Berry fresh

It’s berry season in Recycla’s native Virginia. She was picking strawberries in her back yard in May and now has blueberries. Cherries (okay, technically not a berry) are in season too, as are raspberries and blackberries. If ever a person wanted to be a locavore, now is the time to do it.

Yahoo Images.

Local berries taste so much better than the stuff shipped great distances to your grocery store.  Go to your farmers’ market and find out for yourself.  Even better, find out where the nearest pick-your-own patch is and get there posthaste. Pick pounds and pounds of the stuff.  Feast on berries for days.

Once you’re done feasting and still have about 11 pounds of fruit left, what are you going to do?  You’re going to freeze the bounty, of course. Here’s how:

  • Wash the berries and air dry.  Remove stems and leaves and other non-berry parts.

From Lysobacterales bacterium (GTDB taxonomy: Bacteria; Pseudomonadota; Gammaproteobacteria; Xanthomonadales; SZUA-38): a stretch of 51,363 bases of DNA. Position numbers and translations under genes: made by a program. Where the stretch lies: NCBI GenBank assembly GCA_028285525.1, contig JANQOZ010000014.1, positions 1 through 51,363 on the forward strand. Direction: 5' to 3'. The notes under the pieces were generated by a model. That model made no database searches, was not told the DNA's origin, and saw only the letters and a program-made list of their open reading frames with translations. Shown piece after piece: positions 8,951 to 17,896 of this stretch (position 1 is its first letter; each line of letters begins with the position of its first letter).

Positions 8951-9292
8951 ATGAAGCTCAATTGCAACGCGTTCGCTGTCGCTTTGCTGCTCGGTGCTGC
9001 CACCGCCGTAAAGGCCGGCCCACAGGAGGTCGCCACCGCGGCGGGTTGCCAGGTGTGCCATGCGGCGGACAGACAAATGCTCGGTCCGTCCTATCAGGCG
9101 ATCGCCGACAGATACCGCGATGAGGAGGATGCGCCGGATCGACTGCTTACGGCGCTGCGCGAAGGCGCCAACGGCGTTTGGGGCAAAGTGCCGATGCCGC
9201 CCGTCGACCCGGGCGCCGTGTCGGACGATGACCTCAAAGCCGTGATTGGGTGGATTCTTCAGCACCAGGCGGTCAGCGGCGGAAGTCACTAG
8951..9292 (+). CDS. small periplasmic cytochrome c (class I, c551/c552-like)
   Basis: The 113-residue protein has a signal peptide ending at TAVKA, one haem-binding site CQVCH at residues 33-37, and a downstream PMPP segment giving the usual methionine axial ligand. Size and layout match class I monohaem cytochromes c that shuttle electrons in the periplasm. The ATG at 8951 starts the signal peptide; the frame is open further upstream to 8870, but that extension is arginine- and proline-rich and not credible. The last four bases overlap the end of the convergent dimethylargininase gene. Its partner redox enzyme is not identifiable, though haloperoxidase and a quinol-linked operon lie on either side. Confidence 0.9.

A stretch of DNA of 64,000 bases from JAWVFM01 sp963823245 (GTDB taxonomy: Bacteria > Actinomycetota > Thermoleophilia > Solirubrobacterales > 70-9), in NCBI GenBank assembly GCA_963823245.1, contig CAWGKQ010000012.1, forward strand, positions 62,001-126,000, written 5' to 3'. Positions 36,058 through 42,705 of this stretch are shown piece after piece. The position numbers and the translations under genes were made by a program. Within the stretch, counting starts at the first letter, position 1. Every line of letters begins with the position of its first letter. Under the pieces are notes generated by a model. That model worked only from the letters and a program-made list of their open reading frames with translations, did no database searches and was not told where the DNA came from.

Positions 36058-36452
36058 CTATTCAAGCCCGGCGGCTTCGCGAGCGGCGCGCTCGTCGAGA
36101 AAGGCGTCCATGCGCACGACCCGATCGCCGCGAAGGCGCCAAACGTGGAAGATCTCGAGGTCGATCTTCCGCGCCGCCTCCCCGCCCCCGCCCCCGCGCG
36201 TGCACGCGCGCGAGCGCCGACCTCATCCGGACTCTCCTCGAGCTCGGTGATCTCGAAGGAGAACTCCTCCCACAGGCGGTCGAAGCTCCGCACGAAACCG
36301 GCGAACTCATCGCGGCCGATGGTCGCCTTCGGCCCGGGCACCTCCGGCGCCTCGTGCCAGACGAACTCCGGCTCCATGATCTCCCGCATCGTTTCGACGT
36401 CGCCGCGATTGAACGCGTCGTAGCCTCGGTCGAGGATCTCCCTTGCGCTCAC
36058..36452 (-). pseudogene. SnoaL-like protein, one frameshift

• Put them in a single layer on a tray and stick them in the freezer.
  • Once the berries are frozen, store them in a freezer-safe container.

Hopefully, you will have enough berries to last you for a while.  Recycla suggests saving them for the cold days of fall and winter when your fresh fruit options are limited.  One night in November, defrost some berries and make a cake or muffins.  Or how about fruit smoothies in February, when it seems like winter will never end? Or you could add the fruit to your oatmeal on a frigid morning when it feels like your toes will never thaw out.

Recycla has recently been biking to a local market to get pounds and pounds of cherries. She’ll eat plenty of them straight from the bag, will bake pies and cakes with others, and will freeze the rest. Last summer, she had five or six pounds in the freezer by the time the season ended; this year, she’s hoping to put away closer to ten pounds.

Now you don’t have to buy bland, tasteless berries from your grocery store!

Tell the Eco Women:  Do you preserve food during the warm months to eat during the cold months?

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